Before I begin my full-fledged review of David Marmor’s 1BR, I must give a bit of a spoiler warning: I do talk about what this film is about here. Although I don’t go over every single detail, I do discuss the basic premise. If you are concerned about me discussing some of the basics, then this is your fair warning.
I must also confess something: I interviewed this film’s composer a while back (and that can be found here). I know what that means. Some people might immediately expect a biased review, right? While I do happen to like 1BR, it wasn’t just because I had that interview lined up. You’ll have to take me at my word here: If I thought “1BR” was bad, I’d let you know. I think it’s a good movie.
So How Good is it and Why?
After watching 1BR, I was a bit surprised that it felt original. I was expecting it to feel too much like Rosemary’s Baby. Granted, this movie also features an apartment complex and feelings of claustrophobia, but the story obliterates the need for comparisons. Before long I was like “Rosemary who?” because this story asks questions in an original enough way, and with a fairly self-contained style.
It also plays upon that fear: If you’re living in an apartment complex, can you trust the group of people around you? It’s certainly a cause for concern for new tenants — especially for those “just starting out” in the world. In this case, a young woman named Sarah (Nicole Brydon Bloom) is forced into a crazy situation, and there doesn’t appear to be an easy way out.
This is an anti-authoritarian story in the classic tradition. It urges the viewer to question the amount of power we give to leaders, as well as how we decide to choose a new leader. What is leadership for? Also, how do you challenge someone whose power is obviously derived illegitimately, through physical violence and terror?
Basically, if you are coerced to be a part of a mysterious “community” and you’re not even related to their predecessors, you have every excuse to get out while you can. Even if they don’t have fresh terrors around every corner like in 1BR, you will probably get tired of the ridiculous rules and get out.
This Film May Offend People
In this day and age, I think 1BR might be disliked because some could find it offensive. Certainly, tenants actually could find themselves in a bizarre situation like this, but I assume some religious people might be offended by the premise. Honestly, the movie seems to be a bit of a dig at cult-like true believers (and I won’t bother naming religions here). The point is, so many zealous people could become the ruthless leader of a cult, who tries to force a dream and prevent people from leaving the so-called community.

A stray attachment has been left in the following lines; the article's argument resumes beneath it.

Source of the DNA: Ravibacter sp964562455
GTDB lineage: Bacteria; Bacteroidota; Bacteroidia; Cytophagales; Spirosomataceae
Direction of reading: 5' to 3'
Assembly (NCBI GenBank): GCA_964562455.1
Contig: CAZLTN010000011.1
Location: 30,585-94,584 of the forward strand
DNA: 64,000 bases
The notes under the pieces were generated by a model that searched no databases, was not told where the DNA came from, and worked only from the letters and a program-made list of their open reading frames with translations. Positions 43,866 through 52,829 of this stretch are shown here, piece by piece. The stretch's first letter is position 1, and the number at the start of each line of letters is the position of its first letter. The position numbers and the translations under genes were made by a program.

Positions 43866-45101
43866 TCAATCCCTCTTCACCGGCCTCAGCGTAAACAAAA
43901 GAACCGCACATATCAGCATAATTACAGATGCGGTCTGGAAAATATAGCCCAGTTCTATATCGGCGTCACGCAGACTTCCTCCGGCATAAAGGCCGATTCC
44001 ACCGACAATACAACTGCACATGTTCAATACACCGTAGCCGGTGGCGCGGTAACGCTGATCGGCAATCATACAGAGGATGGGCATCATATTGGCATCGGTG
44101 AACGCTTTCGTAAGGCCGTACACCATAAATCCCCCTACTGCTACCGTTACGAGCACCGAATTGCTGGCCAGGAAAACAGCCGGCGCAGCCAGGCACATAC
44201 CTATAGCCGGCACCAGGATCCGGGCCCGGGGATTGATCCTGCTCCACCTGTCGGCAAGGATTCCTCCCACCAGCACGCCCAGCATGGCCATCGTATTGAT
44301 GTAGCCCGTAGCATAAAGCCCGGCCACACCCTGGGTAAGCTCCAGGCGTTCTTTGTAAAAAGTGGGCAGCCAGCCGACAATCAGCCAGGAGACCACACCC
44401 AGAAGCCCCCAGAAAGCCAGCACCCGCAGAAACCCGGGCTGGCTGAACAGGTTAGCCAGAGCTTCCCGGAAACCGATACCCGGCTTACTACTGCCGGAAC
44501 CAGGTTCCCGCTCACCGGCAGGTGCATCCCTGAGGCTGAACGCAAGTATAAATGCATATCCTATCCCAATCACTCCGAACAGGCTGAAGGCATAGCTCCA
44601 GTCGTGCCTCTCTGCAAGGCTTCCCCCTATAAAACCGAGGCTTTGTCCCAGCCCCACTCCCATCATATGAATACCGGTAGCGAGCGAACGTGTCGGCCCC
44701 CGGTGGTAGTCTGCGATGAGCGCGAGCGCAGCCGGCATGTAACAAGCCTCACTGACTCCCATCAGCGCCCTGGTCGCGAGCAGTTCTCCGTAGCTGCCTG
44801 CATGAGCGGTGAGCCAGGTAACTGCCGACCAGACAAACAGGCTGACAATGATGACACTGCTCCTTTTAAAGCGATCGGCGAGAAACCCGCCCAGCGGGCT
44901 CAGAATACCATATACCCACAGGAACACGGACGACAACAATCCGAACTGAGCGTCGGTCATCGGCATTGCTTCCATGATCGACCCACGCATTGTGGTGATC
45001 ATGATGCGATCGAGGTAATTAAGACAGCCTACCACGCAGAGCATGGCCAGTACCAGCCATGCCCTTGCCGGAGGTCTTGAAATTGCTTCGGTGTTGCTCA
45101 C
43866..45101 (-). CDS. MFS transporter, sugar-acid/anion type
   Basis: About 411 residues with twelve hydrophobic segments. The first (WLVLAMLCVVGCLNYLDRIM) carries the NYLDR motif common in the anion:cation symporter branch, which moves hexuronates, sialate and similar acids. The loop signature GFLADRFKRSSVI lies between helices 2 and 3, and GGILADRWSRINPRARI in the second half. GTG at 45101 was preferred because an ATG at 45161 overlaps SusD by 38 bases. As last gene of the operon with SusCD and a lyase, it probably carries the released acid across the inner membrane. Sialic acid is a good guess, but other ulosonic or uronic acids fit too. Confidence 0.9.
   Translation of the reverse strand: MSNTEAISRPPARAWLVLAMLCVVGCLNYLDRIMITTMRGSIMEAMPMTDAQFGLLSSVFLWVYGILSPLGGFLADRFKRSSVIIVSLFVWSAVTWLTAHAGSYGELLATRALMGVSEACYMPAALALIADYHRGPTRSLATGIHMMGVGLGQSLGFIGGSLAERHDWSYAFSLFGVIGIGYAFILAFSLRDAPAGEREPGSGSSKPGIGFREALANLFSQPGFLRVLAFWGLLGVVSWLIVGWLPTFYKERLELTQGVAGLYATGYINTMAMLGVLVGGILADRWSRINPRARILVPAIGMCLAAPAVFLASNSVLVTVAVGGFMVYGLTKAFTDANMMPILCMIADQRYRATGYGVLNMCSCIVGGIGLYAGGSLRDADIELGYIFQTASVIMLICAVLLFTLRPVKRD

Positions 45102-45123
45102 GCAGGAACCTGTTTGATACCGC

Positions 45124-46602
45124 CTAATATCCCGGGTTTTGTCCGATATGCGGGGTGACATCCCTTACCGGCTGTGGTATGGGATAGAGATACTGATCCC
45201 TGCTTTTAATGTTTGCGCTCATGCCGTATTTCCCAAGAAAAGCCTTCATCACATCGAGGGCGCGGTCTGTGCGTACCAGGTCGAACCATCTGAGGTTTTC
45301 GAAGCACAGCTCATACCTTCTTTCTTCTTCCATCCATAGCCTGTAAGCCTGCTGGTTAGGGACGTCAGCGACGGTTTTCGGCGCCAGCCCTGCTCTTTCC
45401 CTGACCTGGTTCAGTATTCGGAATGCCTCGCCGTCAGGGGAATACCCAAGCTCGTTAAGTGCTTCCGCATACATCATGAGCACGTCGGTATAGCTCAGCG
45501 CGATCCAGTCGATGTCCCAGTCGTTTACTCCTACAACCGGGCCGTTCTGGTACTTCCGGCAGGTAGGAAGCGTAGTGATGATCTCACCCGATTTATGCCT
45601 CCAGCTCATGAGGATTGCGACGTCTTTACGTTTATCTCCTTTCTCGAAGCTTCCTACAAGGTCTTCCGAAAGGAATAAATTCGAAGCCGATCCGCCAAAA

This film also demonstrates how, through twisted methods of control, a cult’s victim can be terrorized for the full entertainment of its inhabitants, who at the same time pretend to be holy. Cults are sort of an endless well of potential story concepts for an aspiring filmmaker, a scriptwriter, etc.
Unfortunately, though, some evangelist-types out there would be offended by the basic premise, as it sort of makes religious ideologies look bad, in general. It seems 1BR has avoided scandal, though, for the most part, which either suggests the times have changed or it’s just that darn good of a movie.
The Cult Leader
I should mention the main cult leader guy here. Jerry (Taylor Nichols) almost comes across as nice, at first. However, we soon learn that he’s no one’s true friend, and he uses his power to abuse the tenants into following his orders, and is perfectly willing to torture them into “re-enlisting” in his cult (so to speak), or be killed when they refuse.
If a potential recruit refuses to comply with his order, Jerry will torture them into submission through a twisted game. Or, if things get “bad” enough, he might execute the disobedient with a bullet to the head — or maybe have someone else do it, like Brian (Giles Matthey).
1BR does get pretty brutal, but this isn’t just a mindless horror flick. It’s also a psychological thriller and drama (I’m not the type to go around saying “That’s not actually horror because of X, Y, and Z…”). Still, for those needing a little more horror cred, know that it also features Naomi Grossman, who played Pepper on the FX horror television series American Horror Story. The film made its world premiere at the Fantasia International Film Festival in July 2019 and can be found streaming online (as of Valentine’s Day 2021, it’s still on Netflix).
What are your thoughts on 1BR? Have you ever been in a cult? Are you in one right now? If so, tell us in the comments, then carefully make your escape!
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